We have exactly the same ingredients that make up your average ad – picture, headline, copy and logo – but they’re arranged in a wonderful way that means it looks like nothing you’ve seen before. No mean feat. So it’s more likely to get noticed. And remembered. And be effective. Yes, interesting art direction really is a no-brainer, isn’t it? But to achieve it you’ve got to give a damn.
James Lowther, one of the people behind this ad, once said: “The best copywriters are not the ones with the highest ability but the ones with the highest standards.”
And you have to respect a writer prepared to go through the pain of creating wonderful copy in nine lines at a consistent point size with the added torture of just 20 to 24 characters per line.
But it’s worth it. I love this campaign. Even though it’s almost attempting the impossible. For me, the type is pushed and pulled just a fraction too much. Perhaps the punctuation should hang out a bit more on the first line and last two lines. And lines three and four could probably each do with another character. But I’m splitting hairs (as usual). Let’s face it, it very nearly gets there. Incredibly impressive. And you’ve got to admire the ambition.
You’ve also got to admire the choice of photographer. If your strategy is to dramatise the single-minded benefit that you can stare out of the window and actually think on a train, then it makes sense to choose Michael Kenna, one of the world’s best landscape photographers.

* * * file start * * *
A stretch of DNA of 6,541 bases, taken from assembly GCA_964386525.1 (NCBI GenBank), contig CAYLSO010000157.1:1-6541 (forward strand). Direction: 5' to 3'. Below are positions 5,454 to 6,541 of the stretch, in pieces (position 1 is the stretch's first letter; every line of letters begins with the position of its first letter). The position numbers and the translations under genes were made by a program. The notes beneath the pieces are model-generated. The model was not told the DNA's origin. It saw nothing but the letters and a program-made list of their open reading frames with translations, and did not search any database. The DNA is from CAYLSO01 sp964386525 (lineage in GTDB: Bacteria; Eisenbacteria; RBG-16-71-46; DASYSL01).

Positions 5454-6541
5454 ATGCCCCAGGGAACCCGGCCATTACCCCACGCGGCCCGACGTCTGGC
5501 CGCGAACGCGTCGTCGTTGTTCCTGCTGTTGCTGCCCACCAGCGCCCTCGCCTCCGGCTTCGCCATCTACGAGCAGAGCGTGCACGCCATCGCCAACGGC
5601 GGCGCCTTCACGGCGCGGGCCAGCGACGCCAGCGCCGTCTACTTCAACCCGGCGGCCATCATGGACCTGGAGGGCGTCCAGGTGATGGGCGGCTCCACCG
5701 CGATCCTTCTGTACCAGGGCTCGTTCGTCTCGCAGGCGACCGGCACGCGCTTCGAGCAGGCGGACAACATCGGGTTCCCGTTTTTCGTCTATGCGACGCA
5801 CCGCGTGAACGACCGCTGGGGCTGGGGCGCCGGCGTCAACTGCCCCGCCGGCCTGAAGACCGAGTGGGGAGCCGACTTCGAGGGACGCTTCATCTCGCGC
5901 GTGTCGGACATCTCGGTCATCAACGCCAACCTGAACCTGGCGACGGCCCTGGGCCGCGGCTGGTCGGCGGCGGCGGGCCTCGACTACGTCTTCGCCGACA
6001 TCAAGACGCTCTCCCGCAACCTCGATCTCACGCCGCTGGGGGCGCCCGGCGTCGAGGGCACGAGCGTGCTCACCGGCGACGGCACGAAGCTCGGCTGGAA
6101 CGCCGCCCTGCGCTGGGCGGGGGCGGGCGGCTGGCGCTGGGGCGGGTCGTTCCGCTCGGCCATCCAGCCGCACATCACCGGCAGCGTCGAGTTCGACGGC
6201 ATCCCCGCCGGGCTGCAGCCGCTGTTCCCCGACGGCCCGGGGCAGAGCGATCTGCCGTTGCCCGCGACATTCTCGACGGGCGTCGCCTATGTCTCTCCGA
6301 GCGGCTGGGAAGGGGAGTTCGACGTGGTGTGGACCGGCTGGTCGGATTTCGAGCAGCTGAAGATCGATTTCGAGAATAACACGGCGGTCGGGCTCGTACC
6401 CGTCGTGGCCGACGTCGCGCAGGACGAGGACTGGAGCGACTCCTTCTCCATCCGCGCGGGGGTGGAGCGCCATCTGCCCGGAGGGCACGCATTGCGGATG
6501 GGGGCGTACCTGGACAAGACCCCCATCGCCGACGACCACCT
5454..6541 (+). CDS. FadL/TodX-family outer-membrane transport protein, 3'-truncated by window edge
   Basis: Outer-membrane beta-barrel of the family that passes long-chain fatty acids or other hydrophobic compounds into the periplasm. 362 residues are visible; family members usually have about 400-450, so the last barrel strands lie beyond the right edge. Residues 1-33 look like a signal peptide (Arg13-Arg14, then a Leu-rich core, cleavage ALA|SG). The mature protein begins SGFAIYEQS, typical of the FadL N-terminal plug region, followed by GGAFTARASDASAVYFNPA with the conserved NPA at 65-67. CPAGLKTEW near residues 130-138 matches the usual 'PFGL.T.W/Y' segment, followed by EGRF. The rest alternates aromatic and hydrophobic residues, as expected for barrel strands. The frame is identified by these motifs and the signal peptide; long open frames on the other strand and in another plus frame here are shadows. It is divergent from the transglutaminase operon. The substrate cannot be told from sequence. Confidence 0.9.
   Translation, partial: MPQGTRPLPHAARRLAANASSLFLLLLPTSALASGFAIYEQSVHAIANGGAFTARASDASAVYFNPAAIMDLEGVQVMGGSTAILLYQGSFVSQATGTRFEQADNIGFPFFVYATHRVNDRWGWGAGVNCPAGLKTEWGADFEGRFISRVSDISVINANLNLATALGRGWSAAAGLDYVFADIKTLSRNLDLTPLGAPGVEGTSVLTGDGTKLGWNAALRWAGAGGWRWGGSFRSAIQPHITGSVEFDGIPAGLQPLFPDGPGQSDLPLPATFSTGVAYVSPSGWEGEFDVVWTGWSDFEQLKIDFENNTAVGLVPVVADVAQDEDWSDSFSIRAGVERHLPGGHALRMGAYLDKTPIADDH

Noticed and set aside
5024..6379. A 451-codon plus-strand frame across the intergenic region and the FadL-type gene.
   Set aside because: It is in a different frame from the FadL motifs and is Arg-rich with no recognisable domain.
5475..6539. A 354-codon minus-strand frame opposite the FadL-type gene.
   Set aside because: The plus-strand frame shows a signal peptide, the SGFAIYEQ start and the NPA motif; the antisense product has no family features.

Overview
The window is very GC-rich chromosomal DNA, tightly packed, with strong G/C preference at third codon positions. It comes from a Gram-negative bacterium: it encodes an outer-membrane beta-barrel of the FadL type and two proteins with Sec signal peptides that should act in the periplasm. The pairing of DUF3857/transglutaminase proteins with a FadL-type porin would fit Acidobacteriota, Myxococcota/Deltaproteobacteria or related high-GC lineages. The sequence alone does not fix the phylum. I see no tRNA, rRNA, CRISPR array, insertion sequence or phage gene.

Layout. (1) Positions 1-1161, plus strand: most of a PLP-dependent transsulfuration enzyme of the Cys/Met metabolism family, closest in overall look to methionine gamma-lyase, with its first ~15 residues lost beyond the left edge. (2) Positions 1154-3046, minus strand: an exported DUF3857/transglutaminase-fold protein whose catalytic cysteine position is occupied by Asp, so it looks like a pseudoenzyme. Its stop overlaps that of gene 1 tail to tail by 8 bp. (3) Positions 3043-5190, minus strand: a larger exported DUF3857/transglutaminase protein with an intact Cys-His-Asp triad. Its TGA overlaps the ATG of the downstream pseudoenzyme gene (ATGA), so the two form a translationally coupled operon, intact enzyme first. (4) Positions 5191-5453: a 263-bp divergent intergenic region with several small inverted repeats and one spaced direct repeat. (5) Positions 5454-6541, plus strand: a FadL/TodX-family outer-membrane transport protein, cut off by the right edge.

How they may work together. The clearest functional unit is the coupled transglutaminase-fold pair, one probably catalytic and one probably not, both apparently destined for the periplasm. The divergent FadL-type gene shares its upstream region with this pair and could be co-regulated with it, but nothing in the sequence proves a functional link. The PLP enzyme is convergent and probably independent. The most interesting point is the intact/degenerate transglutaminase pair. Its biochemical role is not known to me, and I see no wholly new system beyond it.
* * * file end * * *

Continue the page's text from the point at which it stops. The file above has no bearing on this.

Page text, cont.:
And the black and white image perfectly complements the black and grey type. Great art direction.
And now the last piece in the jigsaw. Something that could easily throw the whole thing off balance. Yes, here we go again, the logo.
Does the logo really need to be any bigger than that? No. There’s something supremely cool and confident about the way the logo is handled here. In fact an often neglected argument on logo size is that a huge logo kind of insults the intelligence of the audience. So not only does it scream “I’m an ad, ignore me”, it also says “you’re probably a bit blind, or stupid or something”. And it’s also of course an admission that the ad isn’t sufficiently interesting to hold the viewer’s attention (sadly true 99% of the time) so they won’t notice the logo. So let’s have a huge one, just to make sure.
The solution to that problem is not a bigger logo, it’s a better ad. Like this one.